Wild Oats Markets Inc., the health food stores that were rival to Whole Foods (and eventually purchased by Whole Foods in 2007) may relaunch this year with the help of Los Angeles billionaire Ron Burkle. So, if Wild Oats comes roaring back into the organic market, will the competition help lower your food prices at competing markets like Whole Foods, Trader Joe’s and The Fresh Market?
Whether your food prices will get lower depends on whether or not Wild Oats’ relaunch is successful. According to The Los Angeles Times, Wild Oats is poised to open some time in 2013 with the help of Burkle’s Yucaipa companies. Most likely, that includes the purchase of Fresh & Easy market locations, which are being sold by Tesco, the British parent company. Wild Oats would use some or all of the 200 Fresh & Easy stores in California, Arizona and Nevada as a foundation to relaunch.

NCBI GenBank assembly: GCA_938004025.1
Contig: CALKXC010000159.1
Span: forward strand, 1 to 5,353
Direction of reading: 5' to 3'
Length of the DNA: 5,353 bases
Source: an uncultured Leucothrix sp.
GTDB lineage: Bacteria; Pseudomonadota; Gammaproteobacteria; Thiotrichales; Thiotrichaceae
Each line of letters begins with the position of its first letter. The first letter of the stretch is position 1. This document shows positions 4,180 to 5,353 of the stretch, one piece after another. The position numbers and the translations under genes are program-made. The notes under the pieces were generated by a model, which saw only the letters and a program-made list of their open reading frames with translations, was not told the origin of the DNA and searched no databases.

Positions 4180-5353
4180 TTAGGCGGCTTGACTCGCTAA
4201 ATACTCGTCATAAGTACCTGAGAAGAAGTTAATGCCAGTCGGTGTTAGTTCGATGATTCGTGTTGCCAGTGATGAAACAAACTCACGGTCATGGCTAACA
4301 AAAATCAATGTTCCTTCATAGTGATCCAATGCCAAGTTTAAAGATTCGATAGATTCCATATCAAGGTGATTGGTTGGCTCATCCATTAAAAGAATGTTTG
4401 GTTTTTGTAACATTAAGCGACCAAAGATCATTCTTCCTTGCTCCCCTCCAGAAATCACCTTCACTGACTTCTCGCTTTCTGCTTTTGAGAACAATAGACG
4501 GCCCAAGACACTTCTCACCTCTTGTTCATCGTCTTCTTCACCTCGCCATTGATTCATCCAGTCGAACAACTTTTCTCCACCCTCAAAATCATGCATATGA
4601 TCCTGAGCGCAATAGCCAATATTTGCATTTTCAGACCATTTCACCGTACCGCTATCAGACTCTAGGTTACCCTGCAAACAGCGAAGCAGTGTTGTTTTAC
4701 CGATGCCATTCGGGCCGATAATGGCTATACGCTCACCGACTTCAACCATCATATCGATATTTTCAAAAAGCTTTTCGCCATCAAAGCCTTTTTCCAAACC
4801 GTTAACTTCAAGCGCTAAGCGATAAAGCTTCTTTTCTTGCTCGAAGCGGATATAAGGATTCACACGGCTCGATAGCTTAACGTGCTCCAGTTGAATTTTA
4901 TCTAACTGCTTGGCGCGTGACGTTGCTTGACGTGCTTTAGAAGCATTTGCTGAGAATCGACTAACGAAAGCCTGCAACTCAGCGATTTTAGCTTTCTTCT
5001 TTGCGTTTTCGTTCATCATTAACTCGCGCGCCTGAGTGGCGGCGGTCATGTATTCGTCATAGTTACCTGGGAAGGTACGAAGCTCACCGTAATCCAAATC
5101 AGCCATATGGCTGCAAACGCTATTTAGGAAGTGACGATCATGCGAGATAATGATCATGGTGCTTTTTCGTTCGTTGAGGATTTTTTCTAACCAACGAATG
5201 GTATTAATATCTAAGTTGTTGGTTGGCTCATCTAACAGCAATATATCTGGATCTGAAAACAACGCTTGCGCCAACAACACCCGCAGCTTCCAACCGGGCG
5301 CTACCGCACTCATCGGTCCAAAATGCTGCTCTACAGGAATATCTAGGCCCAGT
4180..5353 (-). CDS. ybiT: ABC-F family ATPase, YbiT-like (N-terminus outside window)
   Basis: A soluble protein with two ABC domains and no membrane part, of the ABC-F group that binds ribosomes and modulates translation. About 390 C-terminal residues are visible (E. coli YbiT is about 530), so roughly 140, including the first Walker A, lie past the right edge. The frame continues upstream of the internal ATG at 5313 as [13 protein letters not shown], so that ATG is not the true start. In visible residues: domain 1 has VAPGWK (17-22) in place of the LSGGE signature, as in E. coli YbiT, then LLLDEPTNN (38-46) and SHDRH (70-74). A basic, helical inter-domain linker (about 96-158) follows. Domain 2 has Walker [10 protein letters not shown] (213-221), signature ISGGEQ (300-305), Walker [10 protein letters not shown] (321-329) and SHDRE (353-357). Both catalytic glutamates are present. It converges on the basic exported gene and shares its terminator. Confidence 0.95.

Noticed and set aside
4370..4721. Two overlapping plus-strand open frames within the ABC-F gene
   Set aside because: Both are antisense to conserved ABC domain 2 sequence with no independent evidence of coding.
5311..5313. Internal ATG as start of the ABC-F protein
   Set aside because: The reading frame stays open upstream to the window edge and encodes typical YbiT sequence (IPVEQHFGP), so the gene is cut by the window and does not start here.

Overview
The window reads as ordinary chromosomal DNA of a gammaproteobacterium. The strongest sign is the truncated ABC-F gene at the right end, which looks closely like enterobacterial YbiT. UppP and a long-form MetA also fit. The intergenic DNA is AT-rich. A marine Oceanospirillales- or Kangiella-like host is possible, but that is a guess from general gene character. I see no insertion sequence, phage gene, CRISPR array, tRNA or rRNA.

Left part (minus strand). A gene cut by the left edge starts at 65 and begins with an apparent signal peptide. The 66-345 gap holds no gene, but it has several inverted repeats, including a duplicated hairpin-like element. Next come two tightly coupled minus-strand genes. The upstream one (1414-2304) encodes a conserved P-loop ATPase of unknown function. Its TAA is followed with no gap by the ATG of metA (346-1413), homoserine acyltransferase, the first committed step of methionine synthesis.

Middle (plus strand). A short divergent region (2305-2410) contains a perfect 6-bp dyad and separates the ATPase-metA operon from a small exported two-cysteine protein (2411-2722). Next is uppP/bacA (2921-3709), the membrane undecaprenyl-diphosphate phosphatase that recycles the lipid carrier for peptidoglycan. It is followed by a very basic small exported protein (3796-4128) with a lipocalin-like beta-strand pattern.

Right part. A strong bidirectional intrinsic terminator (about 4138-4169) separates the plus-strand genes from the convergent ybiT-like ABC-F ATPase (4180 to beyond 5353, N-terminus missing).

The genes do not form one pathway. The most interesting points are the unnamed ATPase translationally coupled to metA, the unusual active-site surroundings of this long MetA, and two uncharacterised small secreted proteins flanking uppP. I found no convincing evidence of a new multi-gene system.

Burkle was Wild Oats’ largest stockholder at the time of its 2007 sale to Whole Foods Market. The Wild Oats company originally launched in 1987 in Boulder, Colo. Wild Oats had 110 stores in 24 states and Canada at the time of the buyout. The antitrust battle over the buyout meant the licensee rights to Wild Oats were sold to food distributor Luberski Inc. in 2010, while the physical stores were divided among buyers including Kroger, Gelson’s and Trader Joe’s.
Burkle’s company also owns A&P and Pathmark grocery brands. According to The Los Angeles Times, analysts believe Burkle may convert some of the A&P and Pathmark stores to Wild Oats Markets as well. A&P and Pathmark stores, which also operate under other names including Super Fresh and Food Emporium, number around 320 stores. If added to the 200-plus Fresh & Easy markets, Burkle could eventually convert more than 500 stores into Wild Oats stores. There are 471 Trader Joe’s stores in the United States, more than 340 Whole Foods stores globally and 129 Fresh Market stores in the U.S.
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